Known for his role as a pilot in “Star Wars,” actor Greg Grunberg has traded in his flight suit to travel cross country to bring awareness to epilepsy care, treatment and patient needs.

In February 2022, Grunberg debuted the YouTube series “The Care Giver,” in which he travels the United States to share stories of those in the epilepsy community, while providing support for caregivers and advice that addresses their personal needs. The series is sponsored by Jazz Pharmaceuticals.

Healio spoke with Grunberg, as well as Michael G. Chez, MD, a pediatric neurologist at the Sutter Institute for Medical Research in California, to learn more about the series and how it aims to benefit the epilepsy community.

Healio: How did the idea for the series come about?

Grunberg: Our oldest son, Jake, has epilepsy, and he was diagnosed when he was 7. We had no knowledge of what epilepsy was, just the sort of knowledge that everybody thinks they have — I saw somebody in elementary school hit the floor and have a seizure.

We didn’t know that there were so many different types of seizures, and we didn’t have any history in our family. He’s 26 now, so we’ve been through what I call the rollercoaster of going through all of this. He is doing really well, thanks to great medications, great therapies, great doctors and all that. But at the time, it was really scary, and we didn’t have anybody to talk to. There’s such a stigma.

I hope I’ve made a dent in that stigma over the years, but I kept hearing the same thing over and over again — you’ve got to talk about this, not enough people are talking about it. And so, I bought the domain “” I was like, I’m going to enlist the help of every one of my celebrity [friends], whether you’re in or out of the epilepsy community.

I wanted to get people educated so that there wasn’t ignorance, there wasn’t a stigma, there wasn’t misinformation out there. If you see someone have a seizure, you could really save their life if you did the right thing. It’s very simple.

Healio: How does “The Care Giver” series benefit those in the epilepsy community?

Chez: This is an inspiring video series that shows Grunberg traveling around the country to help tell the stories of others in the epilepsy community, from searching for an accurate diagnosis to exploring new treatment options.

However, more importantly, Grunberg provides these caregivers with a much-needed day of care. Unfortunately, a common theme that I’ve seen firsthand as a pediatric neurologist is that caregivers do not prioritize their own health as much as they should and tend to put themselves on the backburner.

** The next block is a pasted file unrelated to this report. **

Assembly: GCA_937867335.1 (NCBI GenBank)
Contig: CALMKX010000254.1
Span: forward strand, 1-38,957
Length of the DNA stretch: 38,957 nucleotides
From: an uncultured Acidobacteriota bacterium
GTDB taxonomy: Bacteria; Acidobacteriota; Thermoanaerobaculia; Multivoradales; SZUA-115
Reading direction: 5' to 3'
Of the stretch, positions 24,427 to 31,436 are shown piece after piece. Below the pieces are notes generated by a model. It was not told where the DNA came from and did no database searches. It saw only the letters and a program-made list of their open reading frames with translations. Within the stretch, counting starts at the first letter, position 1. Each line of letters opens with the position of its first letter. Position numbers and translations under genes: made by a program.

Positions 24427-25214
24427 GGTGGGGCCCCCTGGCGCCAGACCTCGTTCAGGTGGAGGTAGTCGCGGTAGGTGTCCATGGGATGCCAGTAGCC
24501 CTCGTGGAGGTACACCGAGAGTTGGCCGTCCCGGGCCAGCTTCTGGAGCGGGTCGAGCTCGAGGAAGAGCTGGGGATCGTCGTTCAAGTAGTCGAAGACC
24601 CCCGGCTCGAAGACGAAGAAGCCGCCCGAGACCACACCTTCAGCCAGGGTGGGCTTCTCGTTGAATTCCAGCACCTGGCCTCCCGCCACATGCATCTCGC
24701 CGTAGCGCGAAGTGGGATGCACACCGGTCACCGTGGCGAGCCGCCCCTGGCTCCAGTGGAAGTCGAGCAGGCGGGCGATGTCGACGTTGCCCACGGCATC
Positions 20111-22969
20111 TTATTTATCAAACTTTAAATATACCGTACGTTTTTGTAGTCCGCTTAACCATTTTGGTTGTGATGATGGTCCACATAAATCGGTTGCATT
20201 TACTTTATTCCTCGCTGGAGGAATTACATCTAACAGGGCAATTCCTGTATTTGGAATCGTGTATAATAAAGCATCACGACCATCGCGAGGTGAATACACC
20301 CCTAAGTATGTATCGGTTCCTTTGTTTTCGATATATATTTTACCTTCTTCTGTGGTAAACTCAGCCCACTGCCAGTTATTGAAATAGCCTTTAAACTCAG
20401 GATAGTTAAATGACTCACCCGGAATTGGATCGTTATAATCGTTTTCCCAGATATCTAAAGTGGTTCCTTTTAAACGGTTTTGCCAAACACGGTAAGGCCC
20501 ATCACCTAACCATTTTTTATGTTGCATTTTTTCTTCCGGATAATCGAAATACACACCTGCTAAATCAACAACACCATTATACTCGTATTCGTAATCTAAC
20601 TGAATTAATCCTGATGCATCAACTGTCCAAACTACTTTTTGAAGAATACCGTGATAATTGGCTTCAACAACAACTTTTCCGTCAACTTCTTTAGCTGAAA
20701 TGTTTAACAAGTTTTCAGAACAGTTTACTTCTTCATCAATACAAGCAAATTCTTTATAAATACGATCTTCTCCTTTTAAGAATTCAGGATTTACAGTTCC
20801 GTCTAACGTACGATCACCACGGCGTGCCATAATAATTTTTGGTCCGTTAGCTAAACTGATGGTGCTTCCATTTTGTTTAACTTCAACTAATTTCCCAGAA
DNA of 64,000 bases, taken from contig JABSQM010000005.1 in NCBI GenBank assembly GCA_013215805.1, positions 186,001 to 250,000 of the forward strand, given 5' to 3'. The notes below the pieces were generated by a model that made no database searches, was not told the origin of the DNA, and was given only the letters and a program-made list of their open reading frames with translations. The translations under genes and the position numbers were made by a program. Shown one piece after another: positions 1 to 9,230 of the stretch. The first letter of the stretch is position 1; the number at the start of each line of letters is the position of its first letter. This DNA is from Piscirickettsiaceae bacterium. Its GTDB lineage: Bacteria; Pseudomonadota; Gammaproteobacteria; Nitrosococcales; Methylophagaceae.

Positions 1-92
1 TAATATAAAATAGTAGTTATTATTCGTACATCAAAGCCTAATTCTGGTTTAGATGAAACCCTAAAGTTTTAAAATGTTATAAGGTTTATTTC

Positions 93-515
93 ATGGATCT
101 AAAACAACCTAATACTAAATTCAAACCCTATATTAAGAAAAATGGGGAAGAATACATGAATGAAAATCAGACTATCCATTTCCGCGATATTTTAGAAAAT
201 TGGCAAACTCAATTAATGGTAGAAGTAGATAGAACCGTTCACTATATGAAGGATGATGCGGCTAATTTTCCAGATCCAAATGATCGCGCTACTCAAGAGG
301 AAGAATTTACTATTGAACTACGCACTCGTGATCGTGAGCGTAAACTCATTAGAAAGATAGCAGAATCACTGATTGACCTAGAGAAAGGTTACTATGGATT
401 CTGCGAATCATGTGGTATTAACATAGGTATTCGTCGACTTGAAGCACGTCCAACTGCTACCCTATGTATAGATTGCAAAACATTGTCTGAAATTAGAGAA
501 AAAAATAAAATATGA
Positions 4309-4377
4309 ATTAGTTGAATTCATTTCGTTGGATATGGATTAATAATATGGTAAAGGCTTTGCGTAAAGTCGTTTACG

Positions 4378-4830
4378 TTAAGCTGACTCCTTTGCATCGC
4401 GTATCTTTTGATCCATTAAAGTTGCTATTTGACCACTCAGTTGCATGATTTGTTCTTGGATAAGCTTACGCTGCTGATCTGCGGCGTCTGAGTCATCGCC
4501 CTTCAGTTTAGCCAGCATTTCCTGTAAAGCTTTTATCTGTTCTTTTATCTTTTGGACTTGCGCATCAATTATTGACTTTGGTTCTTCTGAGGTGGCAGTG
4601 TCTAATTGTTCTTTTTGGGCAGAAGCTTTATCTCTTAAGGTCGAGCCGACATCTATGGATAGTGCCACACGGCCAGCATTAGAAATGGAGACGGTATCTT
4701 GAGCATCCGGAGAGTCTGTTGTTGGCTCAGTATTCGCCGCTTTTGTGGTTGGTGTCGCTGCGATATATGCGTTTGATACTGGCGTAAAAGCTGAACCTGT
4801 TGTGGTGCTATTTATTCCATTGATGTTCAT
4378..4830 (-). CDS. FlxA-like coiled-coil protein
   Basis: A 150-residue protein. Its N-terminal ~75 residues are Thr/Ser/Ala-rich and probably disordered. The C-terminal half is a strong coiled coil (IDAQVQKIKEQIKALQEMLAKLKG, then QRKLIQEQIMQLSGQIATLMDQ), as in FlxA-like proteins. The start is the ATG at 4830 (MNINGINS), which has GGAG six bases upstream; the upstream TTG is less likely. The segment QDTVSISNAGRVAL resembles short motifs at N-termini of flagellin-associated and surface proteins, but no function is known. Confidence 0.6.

It is important to remember that in order to be able to provide the best care for loved ones, it is just as crucial for caregivers to take the time to care for themselves. I am so glad to see that the series encourages caregivers to prioritize their own health and well-being.

Grunberg: Every time I talk to a caregiver, it is sort of this safe way in. It’s a great way to talk about what they’re dealing with, the person in their life, how much they love them, how much they care for them. All we want for our loved ones is for them to be healthy and happy. You just want that silver bullet. If you hear about something you go, “How do we fix this?” In the case of our family, we deal with things head on. And so, that was a big thing for us. When I’ve met all these people, I’ve always had it in the back of my mind — these caregivers are really interesting. I’m one of them.

I’m traveling all over the country now, and I’m meeting these incredible people. This also happened at a time when we all realized how important rare forms of epilepsy are. And my son didn’t respond to the first medication. He’s one of those people that’s difficult to treat. And I know that there are so many out there, and I understand their situation.

Healio: What can this series provide that a clinician cannot?

Chez: The series brings caregivers together to share stories and experiences that take place when caring for loved ones who are living with rare and severe epilepsies. Clinicians may not be able to personally relate to caregivers’ experiences, as we tend to prioritize and focus on each patient’s care. For the caregiver, the journey can feel quite isolating. The series aims to provide strength for other caregivers in knowing they are not alone on this journey, and that there are in fact others going through similar experiences — for both the inspiring and difficult moments.

Grunberg: Every situation is different. That’s the other frustrating thing that we learned many, many years ago is you want to talk to somebody, you need to talk to somebody, and therapy is great, but you want to talk to somebody immediately. You want to see somebody who’s going through exactly what you’re going through, but it’s not going to happen. And so, you get frustrated at times.

But when I meet these caregivers, no matter what situation or what form of epilepsy or seizures their loved one is dealing with, there are so many similarities.